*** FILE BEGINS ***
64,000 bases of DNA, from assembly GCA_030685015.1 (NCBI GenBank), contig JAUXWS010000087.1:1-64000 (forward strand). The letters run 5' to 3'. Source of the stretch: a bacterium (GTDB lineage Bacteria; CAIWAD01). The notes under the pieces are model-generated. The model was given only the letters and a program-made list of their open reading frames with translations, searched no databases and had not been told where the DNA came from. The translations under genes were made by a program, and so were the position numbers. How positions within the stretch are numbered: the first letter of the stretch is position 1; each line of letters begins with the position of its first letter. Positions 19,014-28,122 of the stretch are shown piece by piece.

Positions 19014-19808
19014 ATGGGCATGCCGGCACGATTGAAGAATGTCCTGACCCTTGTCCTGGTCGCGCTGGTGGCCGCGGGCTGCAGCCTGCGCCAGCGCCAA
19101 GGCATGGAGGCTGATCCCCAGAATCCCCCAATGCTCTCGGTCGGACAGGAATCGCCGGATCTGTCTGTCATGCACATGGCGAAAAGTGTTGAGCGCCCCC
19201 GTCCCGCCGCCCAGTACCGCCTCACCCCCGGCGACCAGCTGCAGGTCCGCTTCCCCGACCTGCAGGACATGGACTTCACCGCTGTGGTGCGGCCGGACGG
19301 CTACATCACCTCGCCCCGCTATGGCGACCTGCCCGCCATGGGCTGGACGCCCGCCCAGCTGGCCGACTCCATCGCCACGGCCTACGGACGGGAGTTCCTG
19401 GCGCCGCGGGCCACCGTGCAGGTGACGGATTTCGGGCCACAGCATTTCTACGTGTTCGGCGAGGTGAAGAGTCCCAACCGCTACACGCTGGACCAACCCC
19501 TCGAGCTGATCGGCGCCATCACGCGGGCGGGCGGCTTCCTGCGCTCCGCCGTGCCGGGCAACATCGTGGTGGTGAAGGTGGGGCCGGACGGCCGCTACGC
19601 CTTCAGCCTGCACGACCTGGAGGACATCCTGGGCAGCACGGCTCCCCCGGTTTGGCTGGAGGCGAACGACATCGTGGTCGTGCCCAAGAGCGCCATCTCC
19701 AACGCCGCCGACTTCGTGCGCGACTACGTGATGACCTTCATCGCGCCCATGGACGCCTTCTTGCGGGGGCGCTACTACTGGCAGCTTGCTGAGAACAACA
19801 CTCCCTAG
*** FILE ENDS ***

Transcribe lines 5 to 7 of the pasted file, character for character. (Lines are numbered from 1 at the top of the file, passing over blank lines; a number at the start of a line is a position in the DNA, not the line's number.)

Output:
19201 GTCCCGCCGCCCAGTACCGCCTCACCCCCGGCGACCAGCTGCAGGTCCGCTTCCCCGACCTGCAGGACATGGACTTCACCGCTGTGGTGCGGCCGGACGG
19301 CTACATCACCTCGCCCCGCTATGGCGACCTGCCCGCCATGGGCTGGACGCCCGCCCAGCTGGCCGACTCCATCGCCACGGCCTACGGACGGGAGTTCCTG
19401 GCGCCGCGGGCCACCGTGCAGGTGACGGATTTCGGGCCACAGCATTTCTACGTGTTCGGCGAGGTGAAGAGTCCCAACCGCTACACGCTGGACCAACCCC